Anthony Woodward Ivins papers, 1852-1974  PDF

Overview of the Collection

Creator
Ivins, Anthony Woodward, 1852-1934
Title
Anthony Woodward Ivins papers
Dates
1852-1974 (inclusive)
Quantity
3 linear feet
Collection Number
MS 0167
Summary
The Anthony Woodward Ivins papers (1852-1974) contain diaries, journal, correspondence, articles, patriarchal blessings, and family history items.
Repository
University of Utah Libraries, Special Collections.
Special Collections, J. Willard Marriott Library
University of Utah
295 South 1500 East
Salt Lake City, UT
84112-0860
Telephone: 801-581-8863
special@library.utah.edu
Access Restrictions

Twenty-four hour advanced notice encouraged. Materials must be used on-site. Access to parts of this collection may be restricted under provisions of state or federal law.

Languages
English


Historical NoteReturn to Top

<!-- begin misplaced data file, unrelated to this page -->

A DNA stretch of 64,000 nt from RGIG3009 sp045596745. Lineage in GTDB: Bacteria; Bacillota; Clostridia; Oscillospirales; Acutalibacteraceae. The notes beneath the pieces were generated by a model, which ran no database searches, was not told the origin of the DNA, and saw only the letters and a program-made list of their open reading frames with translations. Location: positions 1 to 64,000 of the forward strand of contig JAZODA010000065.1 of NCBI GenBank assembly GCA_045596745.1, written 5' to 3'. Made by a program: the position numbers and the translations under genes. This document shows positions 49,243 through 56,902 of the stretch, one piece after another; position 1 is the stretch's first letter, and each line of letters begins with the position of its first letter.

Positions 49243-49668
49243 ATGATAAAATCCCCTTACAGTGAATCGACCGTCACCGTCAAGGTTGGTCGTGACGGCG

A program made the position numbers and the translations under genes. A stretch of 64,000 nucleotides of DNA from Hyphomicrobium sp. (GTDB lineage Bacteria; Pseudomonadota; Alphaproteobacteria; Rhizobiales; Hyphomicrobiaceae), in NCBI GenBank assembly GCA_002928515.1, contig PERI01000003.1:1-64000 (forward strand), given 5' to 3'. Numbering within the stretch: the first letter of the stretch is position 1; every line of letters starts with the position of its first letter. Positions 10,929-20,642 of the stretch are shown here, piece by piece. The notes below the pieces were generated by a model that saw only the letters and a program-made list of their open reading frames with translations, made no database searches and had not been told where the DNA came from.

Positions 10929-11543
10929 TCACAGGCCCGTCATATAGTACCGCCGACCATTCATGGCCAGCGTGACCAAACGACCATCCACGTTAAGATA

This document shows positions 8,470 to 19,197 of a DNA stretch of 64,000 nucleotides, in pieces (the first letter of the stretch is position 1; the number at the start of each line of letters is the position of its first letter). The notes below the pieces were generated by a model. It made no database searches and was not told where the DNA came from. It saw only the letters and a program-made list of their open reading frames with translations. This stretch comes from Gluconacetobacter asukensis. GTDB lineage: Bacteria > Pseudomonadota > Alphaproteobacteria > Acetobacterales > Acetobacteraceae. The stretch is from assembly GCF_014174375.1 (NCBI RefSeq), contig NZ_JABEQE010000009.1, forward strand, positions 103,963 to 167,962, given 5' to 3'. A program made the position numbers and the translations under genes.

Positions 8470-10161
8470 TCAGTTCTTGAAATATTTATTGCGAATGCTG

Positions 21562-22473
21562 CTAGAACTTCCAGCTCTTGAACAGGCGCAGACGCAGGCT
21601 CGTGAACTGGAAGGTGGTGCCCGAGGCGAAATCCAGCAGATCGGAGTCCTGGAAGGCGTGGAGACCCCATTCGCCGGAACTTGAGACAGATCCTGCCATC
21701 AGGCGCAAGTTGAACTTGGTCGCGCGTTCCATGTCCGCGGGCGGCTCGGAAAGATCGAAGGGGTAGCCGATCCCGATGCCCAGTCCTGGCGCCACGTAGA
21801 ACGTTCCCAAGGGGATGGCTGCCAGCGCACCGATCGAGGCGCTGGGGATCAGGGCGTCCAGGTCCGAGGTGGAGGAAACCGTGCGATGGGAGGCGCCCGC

Anthony Woodward Ivins was born in 1852 in Toms River, New Jersey. He was a cousin of Heber J. Grant. Ivin's family moved to to Salt Lake City in 1853. Subsequent to his baptism into the Church of Jesus Christ of Latter-day Saints in 1860, Brigham Young asked his parents to become some of the first settlers in St. George, Utah. Ivins served a mission for the LDS Church in Mexico during 1875-1877. One year later he married Elizabeth A. Snow, daughter of the apostle Erastus Snow. During the first year of his marriage, Ivins performed another mission when he was sent to proselytize the Navajo and Pueblo Indians living in Arizona and New Mexico. A third church mission occurred in 1882-1884 when he was assigned to Mexico City. For more than fifty years Ivins served the L.D.S. church in numerous capacities. Between 1879 and 1895 he acted as the president of the Young Men's Mutual Improvement Association and became the first counselor in the St. George stake. Ivins was appointed in 1895 as president of the Juarez stake in Mexico where he remained until he was released from his duties in 1908. While residing in Mexico, Ivins became fluent in the Spanish language was very conversant with the history and culture of the Mexican people. Among the many assignments given to Ivins was that of a church authority who issued statements on subjects deemed worthy of a publicly stated L.D.S. church position. In 1907 President Joseph F. Smith ordained him as a member of the Quorum of the Twelve Apostles and in 1918 Ivins was selected as the general superintendant of the Y.M.I.A. . President Heber J. Grant promoted Ivins to the post of the second counselor in the first presidency in 1921 and named him as the prophet's first counselor in 1925.